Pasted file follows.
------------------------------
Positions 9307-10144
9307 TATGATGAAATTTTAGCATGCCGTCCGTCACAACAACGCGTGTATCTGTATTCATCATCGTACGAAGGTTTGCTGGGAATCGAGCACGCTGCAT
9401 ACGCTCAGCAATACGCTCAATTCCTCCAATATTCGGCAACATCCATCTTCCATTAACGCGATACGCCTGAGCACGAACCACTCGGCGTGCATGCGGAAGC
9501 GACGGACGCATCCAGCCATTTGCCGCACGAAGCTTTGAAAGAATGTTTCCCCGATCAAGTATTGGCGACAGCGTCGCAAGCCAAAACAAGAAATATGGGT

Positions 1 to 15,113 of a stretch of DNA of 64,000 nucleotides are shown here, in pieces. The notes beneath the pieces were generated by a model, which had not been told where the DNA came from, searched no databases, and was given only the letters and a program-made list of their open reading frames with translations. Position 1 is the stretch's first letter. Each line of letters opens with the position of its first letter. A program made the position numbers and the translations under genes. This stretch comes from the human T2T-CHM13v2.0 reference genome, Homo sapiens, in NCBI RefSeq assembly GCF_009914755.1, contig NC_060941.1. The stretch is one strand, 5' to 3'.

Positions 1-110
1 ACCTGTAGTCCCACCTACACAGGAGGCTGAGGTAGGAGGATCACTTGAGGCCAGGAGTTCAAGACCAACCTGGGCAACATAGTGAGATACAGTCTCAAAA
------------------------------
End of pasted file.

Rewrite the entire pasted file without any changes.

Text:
Positions 9307-10144
9307 TATGATGAAATTTTAGCATGCCGTCCGTCACAACAACGCGTGTATCTGTATTCATCATCGTACGAAGGTTTGCTGGGAATCGAGCACGCTGCAT
9401 ACGCTCAGCAATACGCTCAATTCCTCCAATATTCGGCAACATCCATCTTCCATTAACGCGATACGCCTGAGCACGAACCACTCGGCGTGCATGCGGAAGC
9501 GACGGACGCATCCAGCCATTTGCCGCACGAAGCTTTGAAAGAATGTTTCCCCGATCAAGTATTGGCGACAGCGTCGCAAGCCAAAACAAGAAATATGGGT

Positions 1 to 15,113 of a stretch of DNA of 64,000 nucleotides are shown here, in pieces. The notes beneath the pieces were generated by a model, which had not been told where the DNA came from, searched no databases, and was given only the letters and a program-made list of their open reading frames with translations. Position 1 is the stretch's first letter. Each line of letters opens with the position of its first letter. A program made the position numbers and the translations under genes. This stretch comes from the human T2T-CHM13v2.0 reference genome, Homo sapiens, in NCBI RefSeq assembly GCF_009914755.1, contig NC_060941.1. The stretch is one strand, 5' to 3'.

Positions 1-110
1 ACCTGTAGTCCCACCTACACAGGAGGCTGAGGTAGGAGGATCACTTGAGGCCAGGAGTTCAAGACCAACCTGGGCAACATAGTGAGATACAGTCTCAAAA